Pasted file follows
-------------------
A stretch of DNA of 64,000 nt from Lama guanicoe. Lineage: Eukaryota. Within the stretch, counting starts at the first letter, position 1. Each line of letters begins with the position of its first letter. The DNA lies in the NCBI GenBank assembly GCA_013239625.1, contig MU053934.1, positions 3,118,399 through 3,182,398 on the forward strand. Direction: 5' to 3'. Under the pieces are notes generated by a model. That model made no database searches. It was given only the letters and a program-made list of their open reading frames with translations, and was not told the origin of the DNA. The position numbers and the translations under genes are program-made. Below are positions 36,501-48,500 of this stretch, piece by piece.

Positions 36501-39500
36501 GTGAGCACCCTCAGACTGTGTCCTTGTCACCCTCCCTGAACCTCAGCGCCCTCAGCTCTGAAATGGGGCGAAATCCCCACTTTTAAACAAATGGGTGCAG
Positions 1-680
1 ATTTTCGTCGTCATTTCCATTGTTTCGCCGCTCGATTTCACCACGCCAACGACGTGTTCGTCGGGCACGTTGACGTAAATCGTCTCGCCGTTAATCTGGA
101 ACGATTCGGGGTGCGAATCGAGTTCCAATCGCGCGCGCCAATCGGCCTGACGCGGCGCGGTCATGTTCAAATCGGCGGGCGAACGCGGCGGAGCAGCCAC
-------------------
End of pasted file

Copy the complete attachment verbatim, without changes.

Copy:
A stretch of DNA of 64,000 nt from Lama guanicoe. Lineage: Eukaryota. Within the stretch, counting starts at the first letter, position 1. Each line of letters begins with the position of its first letter. The DNA lies in the NCBI GenBank assembly GCA_013239625.1, contig MU053934.1, positions 3,118,399 through 3,182,398 on the forward strand. Direction: 5' to 3'. Under the pieces are notes generated by a model. That model made no database searches. It was given only the letters and a program-made list of their open reading frames with translations, and was not told the origin of the DNA. The position numbers and the translations under genes are program-made. Below are positions 36,501-48,500 of this stretch, piece by piece.

Positions 36501-39500
36501 GTGAGCACCCTCAGACTGTGTCCTTGTCACCCTCCCTGAACCTCAGCGCCCTCAGCTCTGAAATGGGGCGAAATCCCCACTTTTAAACAAATGGGTGCAG
Positions 1-680
1 ATTTTCGTCGTCATTTCCATTGTTTCGCCGCTCGATTTCACCACGCCAACGACGTGTTCGTCGGGCACGTTGACGTAAATCGTCTCGCCGTTAATCTGGA
101 ACGATTCGGGGTGCGAATCGAGTTCCAATCGCGCGCGCCAATCGGCCTGACGCGGCGCGGTCATGTTCAAATCGGCGGGCGAACGCGGCGGAGCAGCCAC